In a 2020 article for the Journal of Cinema and Media Studies, I argued that Netflix Mexico is a middle class platform in terms of access, content, and imagined audience. Stratified access to high-speed internet and prohibitive hardware costs means that only the middle- and upper-middle-class can afford to engage with the platform. Critics engagement with Netflix content tends to treat it as part of the “quality television” discourse, in contradistinction to the lesser-valued content on national broadcast networks. Netflix itself has played into these different class connotations in the past, such as when the platform sought to distance itself from Televisa’s streaming platform Blim by making fun of telenovelas. The platform’s class dynamics inflect its original programming decisions within the country.
The Whiteness of Netflix Mexico explores how understanding the streaming platform as a white and middle class has further implications for understanding its cultural work around the world. Scholars and fans have pointed out that white affluent protagonists have long been a staple of Mexican television giants Televisa and TV Azteca. Netflix Mexico, however, addresses an international, multilingual audience with its content. La Casa de las Flores may be a retread of the “new Mexican telenovela” of the 1990s, but the soundtrack and casting choices betray its aspirations to appeal to audiences in Zurich and Seoul alike.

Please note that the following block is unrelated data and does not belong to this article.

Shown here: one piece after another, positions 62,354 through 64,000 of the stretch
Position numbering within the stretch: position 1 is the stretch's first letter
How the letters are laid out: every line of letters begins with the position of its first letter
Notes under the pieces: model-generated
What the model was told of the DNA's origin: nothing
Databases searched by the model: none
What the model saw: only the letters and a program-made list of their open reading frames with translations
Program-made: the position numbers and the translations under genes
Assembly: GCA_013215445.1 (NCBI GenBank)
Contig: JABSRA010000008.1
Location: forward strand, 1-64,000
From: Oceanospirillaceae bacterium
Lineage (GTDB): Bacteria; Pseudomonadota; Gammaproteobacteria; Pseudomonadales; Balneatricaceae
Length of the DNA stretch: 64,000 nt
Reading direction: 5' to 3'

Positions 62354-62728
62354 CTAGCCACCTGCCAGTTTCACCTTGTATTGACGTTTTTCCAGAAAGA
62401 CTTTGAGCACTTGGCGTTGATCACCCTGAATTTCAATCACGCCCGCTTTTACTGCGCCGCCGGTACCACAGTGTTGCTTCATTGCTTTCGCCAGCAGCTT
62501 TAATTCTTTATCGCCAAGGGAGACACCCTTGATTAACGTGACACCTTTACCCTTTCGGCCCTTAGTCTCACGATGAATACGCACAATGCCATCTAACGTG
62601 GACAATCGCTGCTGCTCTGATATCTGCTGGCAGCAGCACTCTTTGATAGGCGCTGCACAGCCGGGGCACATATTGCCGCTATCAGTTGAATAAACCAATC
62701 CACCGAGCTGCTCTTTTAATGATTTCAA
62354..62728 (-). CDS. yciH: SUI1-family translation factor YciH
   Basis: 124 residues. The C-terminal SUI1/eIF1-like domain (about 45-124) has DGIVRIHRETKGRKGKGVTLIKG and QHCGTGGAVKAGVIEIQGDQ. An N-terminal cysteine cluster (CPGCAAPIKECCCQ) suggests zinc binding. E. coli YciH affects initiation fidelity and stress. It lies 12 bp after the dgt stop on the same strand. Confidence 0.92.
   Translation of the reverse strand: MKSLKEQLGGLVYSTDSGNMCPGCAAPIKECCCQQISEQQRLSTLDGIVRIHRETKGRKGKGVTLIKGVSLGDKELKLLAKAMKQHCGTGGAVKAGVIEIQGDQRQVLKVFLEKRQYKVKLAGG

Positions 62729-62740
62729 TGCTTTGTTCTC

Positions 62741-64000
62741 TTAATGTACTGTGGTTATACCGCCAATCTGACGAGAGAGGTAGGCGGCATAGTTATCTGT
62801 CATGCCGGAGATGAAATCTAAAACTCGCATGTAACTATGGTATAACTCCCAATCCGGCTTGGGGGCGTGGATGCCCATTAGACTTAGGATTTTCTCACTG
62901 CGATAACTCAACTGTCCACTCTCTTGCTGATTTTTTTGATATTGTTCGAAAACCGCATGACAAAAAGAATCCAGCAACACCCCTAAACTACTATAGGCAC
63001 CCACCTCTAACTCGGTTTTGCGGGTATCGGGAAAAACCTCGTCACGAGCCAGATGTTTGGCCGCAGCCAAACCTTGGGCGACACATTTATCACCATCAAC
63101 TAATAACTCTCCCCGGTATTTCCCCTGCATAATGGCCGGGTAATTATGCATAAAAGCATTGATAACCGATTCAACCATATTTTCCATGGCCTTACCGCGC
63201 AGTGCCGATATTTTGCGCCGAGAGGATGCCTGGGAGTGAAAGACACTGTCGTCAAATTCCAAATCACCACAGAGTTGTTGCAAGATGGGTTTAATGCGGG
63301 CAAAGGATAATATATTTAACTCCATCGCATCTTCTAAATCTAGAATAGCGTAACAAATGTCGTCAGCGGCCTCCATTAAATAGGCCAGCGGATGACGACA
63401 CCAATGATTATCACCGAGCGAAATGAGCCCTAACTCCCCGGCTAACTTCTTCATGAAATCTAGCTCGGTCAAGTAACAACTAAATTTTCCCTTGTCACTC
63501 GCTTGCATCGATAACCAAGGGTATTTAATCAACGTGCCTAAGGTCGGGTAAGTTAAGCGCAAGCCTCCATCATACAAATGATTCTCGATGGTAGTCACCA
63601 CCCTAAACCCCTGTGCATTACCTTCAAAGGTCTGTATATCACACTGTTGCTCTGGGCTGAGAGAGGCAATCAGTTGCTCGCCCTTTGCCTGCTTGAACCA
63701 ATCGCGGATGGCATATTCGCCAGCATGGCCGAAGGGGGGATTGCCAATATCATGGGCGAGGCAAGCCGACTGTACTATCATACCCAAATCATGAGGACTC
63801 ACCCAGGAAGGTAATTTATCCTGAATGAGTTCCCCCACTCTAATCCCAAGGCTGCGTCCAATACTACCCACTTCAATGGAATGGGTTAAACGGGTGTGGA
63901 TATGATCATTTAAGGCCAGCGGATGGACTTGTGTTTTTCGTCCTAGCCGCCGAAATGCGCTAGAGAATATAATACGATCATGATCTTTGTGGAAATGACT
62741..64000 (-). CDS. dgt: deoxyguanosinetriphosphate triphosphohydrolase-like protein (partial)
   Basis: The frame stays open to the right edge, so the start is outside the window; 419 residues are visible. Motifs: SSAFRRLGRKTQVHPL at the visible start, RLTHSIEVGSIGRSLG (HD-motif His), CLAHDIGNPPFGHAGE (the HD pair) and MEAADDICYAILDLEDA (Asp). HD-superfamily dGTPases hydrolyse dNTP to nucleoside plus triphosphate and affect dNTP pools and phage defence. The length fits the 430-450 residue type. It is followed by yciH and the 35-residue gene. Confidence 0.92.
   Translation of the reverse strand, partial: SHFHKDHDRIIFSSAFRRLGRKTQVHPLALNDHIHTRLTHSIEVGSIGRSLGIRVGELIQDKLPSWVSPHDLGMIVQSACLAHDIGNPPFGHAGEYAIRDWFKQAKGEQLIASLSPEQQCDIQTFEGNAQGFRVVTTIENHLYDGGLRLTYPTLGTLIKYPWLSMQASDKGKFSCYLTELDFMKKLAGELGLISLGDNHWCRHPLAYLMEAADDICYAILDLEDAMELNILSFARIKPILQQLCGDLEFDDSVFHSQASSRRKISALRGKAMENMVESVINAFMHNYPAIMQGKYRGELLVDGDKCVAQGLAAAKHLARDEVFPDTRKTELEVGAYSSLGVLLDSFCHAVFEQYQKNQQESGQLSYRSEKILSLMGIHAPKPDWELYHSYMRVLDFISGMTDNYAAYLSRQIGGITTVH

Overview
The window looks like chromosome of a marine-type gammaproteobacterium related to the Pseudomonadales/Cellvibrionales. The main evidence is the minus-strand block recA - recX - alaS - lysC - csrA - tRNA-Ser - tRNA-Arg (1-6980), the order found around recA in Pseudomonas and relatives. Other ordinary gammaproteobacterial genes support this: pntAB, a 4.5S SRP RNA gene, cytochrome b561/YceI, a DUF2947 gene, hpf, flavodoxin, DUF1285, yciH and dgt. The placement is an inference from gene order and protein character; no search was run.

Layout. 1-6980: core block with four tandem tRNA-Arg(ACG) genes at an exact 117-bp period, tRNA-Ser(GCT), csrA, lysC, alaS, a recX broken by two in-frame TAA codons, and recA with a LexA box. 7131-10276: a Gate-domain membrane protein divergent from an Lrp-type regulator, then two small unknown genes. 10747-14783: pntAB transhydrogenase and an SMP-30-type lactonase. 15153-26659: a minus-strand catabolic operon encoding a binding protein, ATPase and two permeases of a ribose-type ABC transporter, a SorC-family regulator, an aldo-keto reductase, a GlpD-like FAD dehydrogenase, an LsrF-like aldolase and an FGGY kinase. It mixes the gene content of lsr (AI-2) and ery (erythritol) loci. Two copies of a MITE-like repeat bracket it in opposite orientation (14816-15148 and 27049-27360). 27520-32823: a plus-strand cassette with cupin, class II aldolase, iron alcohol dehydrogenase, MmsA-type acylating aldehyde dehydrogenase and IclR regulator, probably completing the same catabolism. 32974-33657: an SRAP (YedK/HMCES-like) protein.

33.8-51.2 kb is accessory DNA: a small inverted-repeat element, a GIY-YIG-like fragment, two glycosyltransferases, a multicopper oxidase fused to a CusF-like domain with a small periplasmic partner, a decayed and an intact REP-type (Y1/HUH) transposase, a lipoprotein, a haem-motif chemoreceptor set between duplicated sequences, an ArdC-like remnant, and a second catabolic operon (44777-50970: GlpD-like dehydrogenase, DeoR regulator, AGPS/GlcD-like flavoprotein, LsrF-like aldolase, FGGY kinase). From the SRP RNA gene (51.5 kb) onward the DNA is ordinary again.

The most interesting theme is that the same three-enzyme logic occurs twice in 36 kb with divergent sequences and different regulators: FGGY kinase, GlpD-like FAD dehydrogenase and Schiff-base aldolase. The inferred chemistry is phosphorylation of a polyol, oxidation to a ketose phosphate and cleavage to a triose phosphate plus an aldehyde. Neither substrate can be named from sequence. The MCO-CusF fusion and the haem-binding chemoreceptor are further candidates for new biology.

This project consists of a series of video essays exploring several of Netflix Mexico’s original TV shows and films. The key is to illustrate that “whiteness” operates in these productions not only as a visual marker of race but as a narrative strategy that elevates certain “cosmopolitan” voices and concerns as representative of the nation for the world, often at the expense of disenfranchised ones.